The only expense involved is gas money. “The nice thing about it is that it’s selfregulating, and you have the pleasure of meeting a lot of like-minded volunteers and all different kinds of dogs, ” Kittrell says. “It’s highly rewarding because without them, these transports would not be possible and more shelter animals would lose their lives.” The first step toward volunteering is getting connected to a Yahoo! Internet Group, such as OTRA (groups.yahoo.
com/group/OnTheRoadAgain/). Golden encourages animal lovers and potential volunteers to get involved for one simple reason – the animals. “When humans domesticated animals thousands of years ago, we made a deal with them,” he says. “We wanted them to be a part of our lives as companions and servants.

Animals have kept their promise, but for the most part, people have not lived up to their responsibility. Assisting animals in need is a way for me to make good on the human side of the deal.”

How to Help Prevent Homeless Pets

posted November 15th, 2011 by
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By Kiley Roberson

Everyone loves a puppy or kitten. They’re cute, cuddly and absolutely adorable. Born in litters of five to 10, that just means more fluff and more fun, right? Unfortunately, for millions of homeless dogs and cats, that’s not the case. In fact, the World Health Organization estimates that there are 375 million homeless dogs worldwide.

That’s approximately 75 percent of all dogs born. The number of homeless felines is very high as well, but one Oklahoma group says these sad statistics can be a thing of the past. “It’s math; it’s common sense,” says Ruth Steinberger. “We can spay our way out of these problems.” Steinberger is the founder of Oklahoma’s Spay FIRST!, an organization aimed at education and prevention of pet overpopulation. She says the answer is simple; it’s all about getting the information out there. “We’ve seen the commercials about drinking and driving, even about animal abuse,” she explains. “Those things are terrible, but the issue of unwanted litters is far less dramatic, so it often gets passed over as unimportant.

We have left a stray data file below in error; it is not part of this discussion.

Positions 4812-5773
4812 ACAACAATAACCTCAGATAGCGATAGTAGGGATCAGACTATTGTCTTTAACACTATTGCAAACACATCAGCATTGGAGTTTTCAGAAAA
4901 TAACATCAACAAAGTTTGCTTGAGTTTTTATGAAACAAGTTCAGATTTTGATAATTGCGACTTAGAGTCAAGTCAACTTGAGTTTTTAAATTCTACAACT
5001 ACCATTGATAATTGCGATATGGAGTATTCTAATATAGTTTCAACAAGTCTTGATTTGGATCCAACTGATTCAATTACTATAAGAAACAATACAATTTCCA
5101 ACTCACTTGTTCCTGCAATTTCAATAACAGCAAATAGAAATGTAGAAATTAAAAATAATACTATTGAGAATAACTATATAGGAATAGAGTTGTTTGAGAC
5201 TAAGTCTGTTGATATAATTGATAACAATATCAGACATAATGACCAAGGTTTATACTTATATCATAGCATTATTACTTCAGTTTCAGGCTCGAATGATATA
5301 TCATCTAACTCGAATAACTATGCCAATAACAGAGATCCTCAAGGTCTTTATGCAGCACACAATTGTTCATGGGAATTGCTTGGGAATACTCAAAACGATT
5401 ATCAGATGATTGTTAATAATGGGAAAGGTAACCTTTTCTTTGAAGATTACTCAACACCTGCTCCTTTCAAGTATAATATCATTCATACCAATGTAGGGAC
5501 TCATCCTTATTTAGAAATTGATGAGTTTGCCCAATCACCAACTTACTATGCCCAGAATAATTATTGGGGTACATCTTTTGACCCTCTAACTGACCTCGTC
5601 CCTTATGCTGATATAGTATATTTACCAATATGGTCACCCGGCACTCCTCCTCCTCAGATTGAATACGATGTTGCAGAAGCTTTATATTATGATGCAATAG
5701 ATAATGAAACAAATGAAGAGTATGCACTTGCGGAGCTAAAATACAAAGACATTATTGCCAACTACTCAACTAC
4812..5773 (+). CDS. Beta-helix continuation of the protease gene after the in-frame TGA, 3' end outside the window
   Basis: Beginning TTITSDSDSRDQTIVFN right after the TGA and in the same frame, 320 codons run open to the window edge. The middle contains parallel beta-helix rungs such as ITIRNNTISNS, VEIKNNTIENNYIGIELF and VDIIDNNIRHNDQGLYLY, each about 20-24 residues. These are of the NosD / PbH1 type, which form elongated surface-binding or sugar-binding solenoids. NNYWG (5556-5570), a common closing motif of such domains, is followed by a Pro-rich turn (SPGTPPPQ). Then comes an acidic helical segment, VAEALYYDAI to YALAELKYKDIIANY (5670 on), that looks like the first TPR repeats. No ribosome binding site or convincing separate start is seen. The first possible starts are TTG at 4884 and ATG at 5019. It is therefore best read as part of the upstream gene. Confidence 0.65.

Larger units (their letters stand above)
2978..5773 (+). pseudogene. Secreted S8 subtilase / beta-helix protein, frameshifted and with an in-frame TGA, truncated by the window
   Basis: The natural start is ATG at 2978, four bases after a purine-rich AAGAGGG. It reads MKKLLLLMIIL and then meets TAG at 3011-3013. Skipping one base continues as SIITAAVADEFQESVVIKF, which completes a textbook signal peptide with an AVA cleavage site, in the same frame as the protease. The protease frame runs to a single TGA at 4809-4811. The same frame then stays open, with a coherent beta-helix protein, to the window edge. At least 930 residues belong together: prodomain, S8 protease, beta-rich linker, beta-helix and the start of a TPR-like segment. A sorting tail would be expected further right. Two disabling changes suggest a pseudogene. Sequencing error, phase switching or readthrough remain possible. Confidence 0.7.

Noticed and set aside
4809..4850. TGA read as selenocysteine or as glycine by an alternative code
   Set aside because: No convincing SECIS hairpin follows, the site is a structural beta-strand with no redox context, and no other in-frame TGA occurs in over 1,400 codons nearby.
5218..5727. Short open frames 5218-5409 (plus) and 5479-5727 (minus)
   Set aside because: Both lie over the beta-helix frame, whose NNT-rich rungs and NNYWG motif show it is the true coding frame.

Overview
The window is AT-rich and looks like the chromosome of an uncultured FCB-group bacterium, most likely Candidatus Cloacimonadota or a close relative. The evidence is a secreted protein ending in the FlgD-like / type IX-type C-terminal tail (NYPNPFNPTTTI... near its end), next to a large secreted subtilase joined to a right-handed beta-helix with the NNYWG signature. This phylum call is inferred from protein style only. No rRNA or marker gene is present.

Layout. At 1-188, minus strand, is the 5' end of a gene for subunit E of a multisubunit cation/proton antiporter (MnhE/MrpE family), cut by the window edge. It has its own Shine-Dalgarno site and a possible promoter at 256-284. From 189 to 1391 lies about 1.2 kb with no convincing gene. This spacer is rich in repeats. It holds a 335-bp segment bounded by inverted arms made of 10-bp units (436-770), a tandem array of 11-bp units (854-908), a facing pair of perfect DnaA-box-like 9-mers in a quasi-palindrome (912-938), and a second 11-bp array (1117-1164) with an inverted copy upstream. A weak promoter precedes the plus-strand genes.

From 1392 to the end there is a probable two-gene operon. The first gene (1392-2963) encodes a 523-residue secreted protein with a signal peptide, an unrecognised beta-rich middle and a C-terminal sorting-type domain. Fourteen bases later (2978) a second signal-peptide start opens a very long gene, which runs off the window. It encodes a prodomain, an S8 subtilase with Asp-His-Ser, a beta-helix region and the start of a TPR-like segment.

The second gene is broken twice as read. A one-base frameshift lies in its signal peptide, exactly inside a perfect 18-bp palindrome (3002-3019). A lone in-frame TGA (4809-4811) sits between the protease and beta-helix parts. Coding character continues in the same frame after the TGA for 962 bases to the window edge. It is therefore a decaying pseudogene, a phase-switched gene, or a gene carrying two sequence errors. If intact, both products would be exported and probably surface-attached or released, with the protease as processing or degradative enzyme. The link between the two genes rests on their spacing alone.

That has to change.” Spay FIRST! hopes to be that change agent. In September, the organization launched its brand new website, designed to offer ideas and information on how to start or expand spay neuter programs in your community.

Rural and poverty stricken areas are often the hardest hit with homeless pets. Conditions for dogs and cats are reflective of the communities in which they live. Where people are suffering, so are the animals. In Oklahoma, more than a third of the state is considered rural. That typically means no animal clinics or shelters. When you compound that with a lack of basic prevention services and spay neuter education, the result is a giant crack for dogs and cats to fall through.

It’s up to the communities to make sure that doesn’t happen.
“When people think of helping homeless pets, they think about adoption, which is great,” Steinberger says. “But what they don’t realize is that you don’t have to rescue what you prevent; you don’t have to shelter what you prevent. You’ve already prevented it.” Spay FIRST! is all about prevention in Oklahoma and nationwide. It focuses on helping people create or improve first-time animal welfare efforts. Many have little or no money, no animal shelter and simply don’t know where to start. The Spay FIRST! website offers information on several different ways spay neuter programs can be launched including:
organized transport to spay neuter clinics, private practice partnerships and even mobile spay neuter programs.